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How to access your Apple Card transactions for tax reasons

Apple Card and iPhone

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With the April 15 tax deadline hot on our heels, it’s time for all honest and upright US citizens to prepare and submit their taxes. I’d been busy collecting all my tax forms and documents showing my income, expenses, and other items. In most cases, that’s not too difficult since banks, investment firms, and other organizations either send the right documents or provide links to download them.

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But what about an electronic payment system like an Apple Card? I’ve set up an Apple Card Savings Account that pays me interest, which must be reported. As someone who’s self-employed, I use my Apple Card to purchase business-related items for which I need a record to deduct them from my taxes. Apple is supposed to send out a 1099 form for any savings account that earns more than $10 for the year. But gathering deductible expenses is something you have to do yourself.

If you use an Apple Card to earn interest on the savings account or pay for items that are tax deductible, how do you get a record of your transactions? First, let’s go through the details of what is taxable and what is deductible.

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With an Apple Card Savings Account, any interest you earned in 2023 greater than $10 has to be reported to the IRS. This situation is different to the Apple Card Daily Cash, which is a cashback reward for using your Apple Card, and is not considered taxable income and doesn’t have to be reported.

Items that you pay for with your Apple Card are deductible under the normal guidelines used by the IRS. Business expenses, medical expenses, charitable donations, and educational expenses are some items you can deduct from your taxes, depending on the amount and other factors.

How to check your Apple Pay Savings Account

Apple should have sent you a 1099-INT form if the interest on your Apple Pay Savings Account was higher than $10 last year. But if you didn’t receive the form or can’t locate it, you have a couple of options. You can call 1-877-255-5923 to get a paper document sent to you. More quickly, you’ll find what you need in the Wallet app.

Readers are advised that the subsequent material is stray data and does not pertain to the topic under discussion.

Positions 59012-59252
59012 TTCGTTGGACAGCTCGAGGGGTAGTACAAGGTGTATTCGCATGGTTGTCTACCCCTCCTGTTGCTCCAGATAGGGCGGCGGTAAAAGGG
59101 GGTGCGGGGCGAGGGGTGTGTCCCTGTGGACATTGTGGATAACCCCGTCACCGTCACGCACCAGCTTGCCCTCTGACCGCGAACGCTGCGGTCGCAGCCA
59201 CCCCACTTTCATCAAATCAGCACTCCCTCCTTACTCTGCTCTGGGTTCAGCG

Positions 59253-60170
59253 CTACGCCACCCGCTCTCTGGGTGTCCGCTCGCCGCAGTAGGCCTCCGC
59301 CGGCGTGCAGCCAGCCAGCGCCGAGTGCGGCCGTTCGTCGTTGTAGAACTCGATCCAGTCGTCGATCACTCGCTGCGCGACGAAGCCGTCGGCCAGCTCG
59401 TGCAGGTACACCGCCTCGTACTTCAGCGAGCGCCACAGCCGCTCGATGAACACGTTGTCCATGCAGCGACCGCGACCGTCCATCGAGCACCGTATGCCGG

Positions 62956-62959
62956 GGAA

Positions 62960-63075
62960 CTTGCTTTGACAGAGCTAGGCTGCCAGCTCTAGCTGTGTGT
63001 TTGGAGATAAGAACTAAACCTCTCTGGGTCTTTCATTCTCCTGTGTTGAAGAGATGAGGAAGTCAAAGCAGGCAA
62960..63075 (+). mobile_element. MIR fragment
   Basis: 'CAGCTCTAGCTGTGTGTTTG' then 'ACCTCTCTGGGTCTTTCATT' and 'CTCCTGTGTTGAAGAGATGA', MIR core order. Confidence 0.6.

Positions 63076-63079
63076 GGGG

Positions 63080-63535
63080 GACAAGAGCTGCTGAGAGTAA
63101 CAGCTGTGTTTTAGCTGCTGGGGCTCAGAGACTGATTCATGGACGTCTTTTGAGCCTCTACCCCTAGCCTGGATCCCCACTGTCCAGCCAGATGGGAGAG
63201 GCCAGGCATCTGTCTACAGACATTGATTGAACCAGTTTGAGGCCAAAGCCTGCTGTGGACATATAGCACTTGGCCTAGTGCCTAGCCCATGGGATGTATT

Open the Wallet app on your iPhone and select your Apple Card. Select Savings Account, tap the More icon (the one with the three dots in a circle) in the upper right, and select Documents. At the next screen, select Tax Documents. Tap the form for the correct tax year to display it.

Check the tax form in the Wallet app

Screenshot by Lance Whitney/ZDNET

At the form, tap the iOS Share icon at the bottom. From here, tap Print if you have an AirPrint-compatible printer. Otherwise, tap the Mail icon to send the document to your email account. From the email message, you can print the form as a PDF.

Export or print your form

Screenshot by Lance Whitney/ZDNET

How to check your transactions

You can also use the Wallet app to access your expenses and other transactions for your Apple Card. This process can be time-consuming as you have to work with monthly statements. But it’s still quite doable.

Open the Wallet app on your iPhone and select your Apple Card. Select Card Balance and swipe down to the Statements section. Tap the entry for January 2023 to start.

Work with your transactions in the Wallet app

Screenshot by Lance Whitney/ZDNET

At the screen showing the monthly statement, tap the option for Export Transactions. A popup window offers a few choices. Comma Separated Values (CSV) saves the statement as a CSV file that you can open in Excel. Open Financial Exchange (OFX) is a format for exchanging and transferring financial information. Quicken Financial Exchange (QFX) saves the statement in a format that can be imported into Quicken. And QuickBooks (QBO) saves the statement to be imported into QuickBooks.

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If you use Quicken or QuickBooks, you may want to choose either of those formats. Otherwise, opt for a CSV file that you can read in Excel.

Export your transactions

Screenshot by Lance Whitney/ZDNET

If you want to use the information as a regular statement, tap Download PDF Statement instead of Export Transactions. With the statement displayed, tap the IOS Share icon and either print or email it for viewing.

Print or email each statement

Screenshot by Lance Whitney/ZDNET

When you’re finished with January, tap Done and then tap the left arrow at the top. Select February and repeat the steps for exporting the information or displaying the statement in PDF form. 

Also: How to edit a PDF

Continue the process until you’ve collected the data for all 12 months. At that point, you can filter or highlight deductible expenses, so you or your accountant can write them off.

Repeat the process for each month

Screenshot by Lance Whitney/ZDNET

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